Someone is watching me sleep. I’ve named him John. Because John is a funny name that helps me forget his piercing all-knowing stare. I feel like he can see through my eyes and feel through my fingertips, enveloping my soul with dark depressing nothingness until I’m not myself anymore. But because his name is John, the monster in my closet doesn’t scare me as much.
My room has collected sticky stained orange furniture. Each piece is stained with rings of water damage: Tall dressers and dusty plastic foliage. I live in my mom’s childhood home in the room she grew up in. She won complete custody over me in court. She told me we were short of money afterward and couldn’t buy a fancy new house like the ones the other kids at school live in. Sometimes I don’t believe her though. She still bought fancy dresses and left me home alone to watch my favorite cartoons until I couldn’t stay up anymore. Sometimes she wouldn’t come back until the next morning. She would usually be cranky on those days. I wish she liked cartoons as much as I did. If she did, she might’ve stayed home to watch them with me tonight. It’s not so bad with her out of the house though. I know I’m not alone.
John has shown himself to me many times before. However, even when John’s shadow is not painted across my outdated sixties wallpaper, I still feel his presence around me. When I’m laughing with friends or focusing on a hard lecture at school, I still get worried he will reveal himself from around a corner. And I’ll have to lock eyes with the regret and resentment he holds. I like to imagine he’s hovering over my shoulder because he’s nervous and afraid about making good first impressions on people. John just needs a friend to give him confidence and help motivate him to put himself out there. He’s just like me.
Something is different tonight though. I can tell John is in my closet but… I don’t know. Does he feel friendlier? I can’t see him but I feel like he’s smiling. My towering dressers don’t feel as tall and my fake plants look like they’re blooming and vining a beautiful canopy over my bed in this dim yellowish light. This is nice. I feel nice. I like friendly people.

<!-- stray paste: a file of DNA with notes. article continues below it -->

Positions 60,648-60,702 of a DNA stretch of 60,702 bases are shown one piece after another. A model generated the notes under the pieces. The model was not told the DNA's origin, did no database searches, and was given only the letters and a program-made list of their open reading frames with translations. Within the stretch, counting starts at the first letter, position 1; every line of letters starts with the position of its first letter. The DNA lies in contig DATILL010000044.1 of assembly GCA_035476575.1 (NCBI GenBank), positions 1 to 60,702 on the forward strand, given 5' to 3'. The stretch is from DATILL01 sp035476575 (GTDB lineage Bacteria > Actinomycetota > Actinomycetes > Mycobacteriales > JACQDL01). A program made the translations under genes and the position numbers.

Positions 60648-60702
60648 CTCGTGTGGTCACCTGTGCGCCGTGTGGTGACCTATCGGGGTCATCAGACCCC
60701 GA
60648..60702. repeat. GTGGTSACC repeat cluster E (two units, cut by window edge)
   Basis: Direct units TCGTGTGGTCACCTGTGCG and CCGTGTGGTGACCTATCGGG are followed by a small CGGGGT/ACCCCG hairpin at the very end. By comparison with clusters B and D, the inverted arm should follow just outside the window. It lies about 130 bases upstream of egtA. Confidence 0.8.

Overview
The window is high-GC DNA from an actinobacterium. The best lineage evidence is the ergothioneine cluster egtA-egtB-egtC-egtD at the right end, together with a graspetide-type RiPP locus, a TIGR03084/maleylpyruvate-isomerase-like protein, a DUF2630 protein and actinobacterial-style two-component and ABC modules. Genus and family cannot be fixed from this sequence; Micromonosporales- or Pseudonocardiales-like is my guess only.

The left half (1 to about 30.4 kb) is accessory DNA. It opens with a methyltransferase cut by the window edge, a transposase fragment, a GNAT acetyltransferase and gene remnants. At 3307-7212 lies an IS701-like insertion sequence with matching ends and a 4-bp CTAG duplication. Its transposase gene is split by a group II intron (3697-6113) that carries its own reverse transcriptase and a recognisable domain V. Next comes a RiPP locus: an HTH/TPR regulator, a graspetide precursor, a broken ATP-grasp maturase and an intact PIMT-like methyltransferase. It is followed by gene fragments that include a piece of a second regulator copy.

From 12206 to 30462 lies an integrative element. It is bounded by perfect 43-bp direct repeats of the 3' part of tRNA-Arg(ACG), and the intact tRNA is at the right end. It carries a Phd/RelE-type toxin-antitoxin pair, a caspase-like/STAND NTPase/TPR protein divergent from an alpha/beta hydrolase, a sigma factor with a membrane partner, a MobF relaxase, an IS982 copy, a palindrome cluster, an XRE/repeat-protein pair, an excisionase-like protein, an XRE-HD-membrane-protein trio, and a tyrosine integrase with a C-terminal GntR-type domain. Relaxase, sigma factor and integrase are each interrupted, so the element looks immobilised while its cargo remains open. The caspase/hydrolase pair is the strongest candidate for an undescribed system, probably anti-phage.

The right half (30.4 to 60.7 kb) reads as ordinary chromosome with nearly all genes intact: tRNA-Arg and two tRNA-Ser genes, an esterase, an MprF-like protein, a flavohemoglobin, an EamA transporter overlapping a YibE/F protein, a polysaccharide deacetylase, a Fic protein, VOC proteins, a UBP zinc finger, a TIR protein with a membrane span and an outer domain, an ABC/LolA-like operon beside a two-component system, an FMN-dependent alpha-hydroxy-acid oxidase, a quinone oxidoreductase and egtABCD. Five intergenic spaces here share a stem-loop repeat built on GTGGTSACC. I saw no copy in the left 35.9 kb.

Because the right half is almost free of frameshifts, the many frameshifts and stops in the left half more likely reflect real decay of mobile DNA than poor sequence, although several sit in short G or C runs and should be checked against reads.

I peel my scratchy comforter from my face. Sitting up in my bed I take in my surroundings. My room is dusty and everything is polished. This feels good. John must’ve done this for me. He must want to apologize for his behavior.
Moving my legs towards the left side of the bed, I place one foot after the other onto the cold hardwood floors.
“It’s okay John,” I announced.
Each step feels like there is zero gravity. The only thing keeping my feet onto the floor is the suction of my heels sticking and unsticking to the ground until I am looking at my reflection in the mirror of my closet. My facial features are barely able to be made out. My hooked nose and my short forehead being the most noticeable. The lighting hides my dislikable features.
I place my hand on the closet door. Firmly pressing my fingertips against the glass I start to slide it open.
“I forgive you,” I continued.
The closet is open. I am making eye contact with John. Something that used to be so scary.
Except this is not John. Am I still looking in the mirror?
In a shaky breath, I whisper, “What’s going on? Why am I still looking at my reflection?”
This time I could see my gross red pimples speckled across my cheeks and forehead. Along with my lips that I wish weren’t oh-so-paper thin. I step back hesitantly, releasing my fingers from the mirror.
John responded, “Because you’re looking at yourself. Your whole self.”
The guilt and sadness that I associated with the dark figure came back. I feel my heart pounding. The depressing memories of my mom and the embarrassing things I’ve said race to my brain replaying them too fast for my brain to comprehend. This hurts. The dressers are growing taller than the empire state building suffocating everything in their path until they become my room. This hurts. The canopy that had grown over my bed is wilting. The petals fall to my comforter wilting and shriveling into dust. This hurts. I feel like I’m falling apart.
“Stop! I don’t like this! I’m scared!” I yell.
My fake self responds once again, “I can make this go away. You’ll feel better. You won’t feel bad ever again.”
I feel too overwhelmed. I fall to my knees pressing my hands onto the wood. My fingernails make screeching as if on a chalkboard against it.
I look up at my fake self.
A sharp pain enters my stomach. The fear and depressing feelings fade away instantly. I almost feel nothing. Like I’m floating. My fake self or I guess John, was right. This does feel better.
I look down at my stomach. Crimson spills everywhere onto the floor. It’s light and delicate. I look back up at the closet. No one is there. All that is left are the fingerprints I left on the mirror.